Opened 5 years ago

Closed 5 years ago

Last modified 5 years ago

#17649 closed defect (wontfix)

Make has('ie') work in IE > 10

Reported by: xMartin Owned by:
Priority: undecided Milestone: tbd
Component: Core Version: 1.9.2
Keywords: Cc:
Blocked By: Blocking:

Description

Currently has('ie') returns undefined for IE 11. I expect it to return 11.

I understand user agent sniffing is bad and discouraged. Additionally IE 11 removes document.all and stuff and thus is different then good old legacy IE.

Still, if the browser is an Internet Explorer of whatever version I expect has('ie') to return something other than undefined. Even if there's a check for the engine now (has('trident')).

Change History (5)

comment:1 Changed 5 years ago by dylan

Resolution: wontfix
Status: newclosed

This is by design (see #17311 for the details), as it is what Microsoft recommends toolkits and developers do for IE11. The short reason is that pretty much anything that would have been relevant for a blanket IE check in the past is no longer relevant for IE11, other than the product name.

comment:2 Changed 5 years ago by xMartin

I understand. But I don't like it.

First of all, 'ie' is short for Internet Explorer and if I use IE11 has('ie') is falsy which is plain wrong, thus confusing and error-prone.

Why not just replace all has('ie') occurences not checking for a version to has('ie') < 11? Easy change. And very explicit and self-explanatory. This is also a one-liner in an upgrade instruction.

I don't see how Microsoft recommends returning false for any IE check. This is just for legacy code that makes outdated assumptions based on these outdated checks.

I checked the Dojo code base and most has('ie') occurences check for a version number anyway. Those without sometimes assume IE10 is the latest version. These need to be updated anyway, in case things changed in IE11. I also expect some code branches following has('ie') checks without version number to not be necessary for IE9 or IE10 but they work and haven't been updated.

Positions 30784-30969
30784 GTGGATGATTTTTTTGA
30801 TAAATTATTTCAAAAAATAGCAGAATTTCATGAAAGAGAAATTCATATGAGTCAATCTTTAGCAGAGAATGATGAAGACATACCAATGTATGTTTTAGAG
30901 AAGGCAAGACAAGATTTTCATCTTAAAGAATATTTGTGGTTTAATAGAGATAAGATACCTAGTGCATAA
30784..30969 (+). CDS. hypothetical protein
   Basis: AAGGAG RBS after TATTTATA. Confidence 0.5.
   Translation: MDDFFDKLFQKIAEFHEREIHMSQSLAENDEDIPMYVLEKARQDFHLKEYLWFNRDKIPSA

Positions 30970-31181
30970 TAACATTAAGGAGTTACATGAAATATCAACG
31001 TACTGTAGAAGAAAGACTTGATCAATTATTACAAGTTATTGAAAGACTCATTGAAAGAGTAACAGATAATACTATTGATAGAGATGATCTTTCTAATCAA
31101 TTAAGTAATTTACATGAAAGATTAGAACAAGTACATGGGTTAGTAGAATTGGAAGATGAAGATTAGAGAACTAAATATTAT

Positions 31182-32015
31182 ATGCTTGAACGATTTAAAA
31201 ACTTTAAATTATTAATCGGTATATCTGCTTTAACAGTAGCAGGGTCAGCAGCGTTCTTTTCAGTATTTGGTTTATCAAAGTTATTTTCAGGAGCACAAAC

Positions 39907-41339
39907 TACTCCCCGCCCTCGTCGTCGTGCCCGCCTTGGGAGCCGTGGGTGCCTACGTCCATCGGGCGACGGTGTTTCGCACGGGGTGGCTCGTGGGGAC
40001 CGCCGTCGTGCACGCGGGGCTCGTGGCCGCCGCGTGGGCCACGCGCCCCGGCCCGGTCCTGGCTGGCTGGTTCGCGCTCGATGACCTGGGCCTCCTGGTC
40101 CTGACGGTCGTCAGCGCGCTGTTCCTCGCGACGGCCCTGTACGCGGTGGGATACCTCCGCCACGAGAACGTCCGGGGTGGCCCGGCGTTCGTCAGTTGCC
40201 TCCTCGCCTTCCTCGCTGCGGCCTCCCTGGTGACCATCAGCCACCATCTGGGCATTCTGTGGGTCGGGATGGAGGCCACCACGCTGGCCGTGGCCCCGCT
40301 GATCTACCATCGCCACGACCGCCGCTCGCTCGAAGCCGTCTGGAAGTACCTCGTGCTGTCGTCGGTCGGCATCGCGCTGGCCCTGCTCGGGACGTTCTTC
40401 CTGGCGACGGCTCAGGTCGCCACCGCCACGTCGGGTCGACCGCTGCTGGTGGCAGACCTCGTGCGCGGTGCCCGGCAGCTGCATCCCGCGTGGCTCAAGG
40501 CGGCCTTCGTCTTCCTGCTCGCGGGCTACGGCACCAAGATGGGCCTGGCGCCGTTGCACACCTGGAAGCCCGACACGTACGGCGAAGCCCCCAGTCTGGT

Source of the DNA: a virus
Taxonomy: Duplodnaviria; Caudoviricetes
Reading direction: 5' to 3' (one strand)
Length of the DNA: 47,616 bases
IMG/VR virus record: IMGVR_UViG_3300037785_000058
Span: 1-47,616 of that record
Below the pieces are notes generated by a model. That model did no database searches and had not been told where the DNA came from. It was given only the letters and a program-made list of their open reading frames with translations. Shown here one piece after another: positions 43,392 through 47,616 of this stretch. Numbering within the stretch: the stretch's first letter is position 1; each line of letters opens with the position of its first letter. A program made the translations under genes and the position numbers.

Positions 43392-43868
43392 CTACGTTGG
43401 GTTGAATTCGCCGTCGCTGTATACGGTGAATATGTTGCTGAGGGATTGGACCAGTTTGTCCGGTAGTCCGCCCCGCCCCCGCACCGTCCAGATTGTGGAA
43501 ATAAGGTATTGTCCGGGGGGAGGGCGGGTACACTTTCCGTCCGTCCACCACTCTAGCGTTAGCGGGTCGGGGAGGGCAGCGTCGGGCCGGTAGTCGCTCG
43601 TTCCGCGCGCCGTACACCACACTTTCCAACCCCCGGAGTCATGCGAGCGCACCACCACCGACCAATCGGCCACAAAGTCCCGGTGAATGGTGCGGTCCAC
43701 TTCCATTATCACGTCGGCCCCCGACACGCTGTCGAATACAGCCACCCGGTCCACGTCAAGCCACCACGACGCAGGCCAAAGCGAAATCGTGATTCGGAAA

I don't really see the value of something returning if I'm on an Internet Explorer littler or equal version 10. IE10 is pretty standards-compliant with a precise rendering engine and without memory leaks and all, no? IE11 is not the first IE that supports recent standards it just removes legacy APIs.

Let's make things more clear and explicit.

comment:3 Changed 5 years ago by xMartin

Additionally I think code readability is really important. If you mean something like has('ie') <= 10 or even has('ms-legacy-apis-like-attachevent') but write has('ie') that is not really readable and needs explanation.

And one more: If you have some code that shows you the respective icon of the browser you use or a download link for a fitting browser plugin you're lost. That would need a combination of 'ie' and 'trident' but you'd actually care for the product not the engine.

comment:4 Changed 5 years ago by xMartin

Additionally I think code readability is really important. If you mean something like has('ie') <= 10 or even has('ms-legacy-apis-like-attachevent') but write has('ie') that is not really readable and needs explanation.

And one more: If you have some code that shows you the respective icon of the browser you use or a download link for a fitting browser plugin you're lost. That would need a combination of 'ie' and 'trident' but you'd actually care for the product not the engine.

Version 0, edited 5 years ago by xMartin (next)

comment:5 Changed 5 years ago by dylan

I understand your perspective, but Microsoft the vendor has specifically requested this. Nothing too surprising with what they are saying, but surprising that they ask you to not identify IE as IE by removing MSIE from the user agent string, and returning false for checks for things like document.all.

See http://msdn.microsoft.com/en-us/library/ie/bg182625%28v=vs.85%29.aspx

    The compatible ("compatible") and browser ("MSIE") tokens have been removed.
    The "like Gecko" token has been added (for consistency with other browsers).
    The version of the browser is now reported by a new revision ("rv") token.

These changes help prevent IE11 from being (incorrectly) identified as an earlier 
version.

In general, you should avoid detecting specific browsers or browser versions. The 
assumptions underlying such tests tend to lead to false positive results when 
browsers are updated. Instead, detect features as you need them and use 
progressive enhancement to provide simplified experiences for browsers or devices 
that do not support the features you need.

In rare cases, it may be necessary to uniquely identify IE11. Use the Trident 
token to do so.

As far as code readability of some of our internal tests and checks, I'm not completely happy with that either.

Regarding any checks for IE where you say that "Those without sometimes assume IE10 is the latest version." I believe we have resolved all of those in 1.9.2, but if you know of any where we have not, please let us know.

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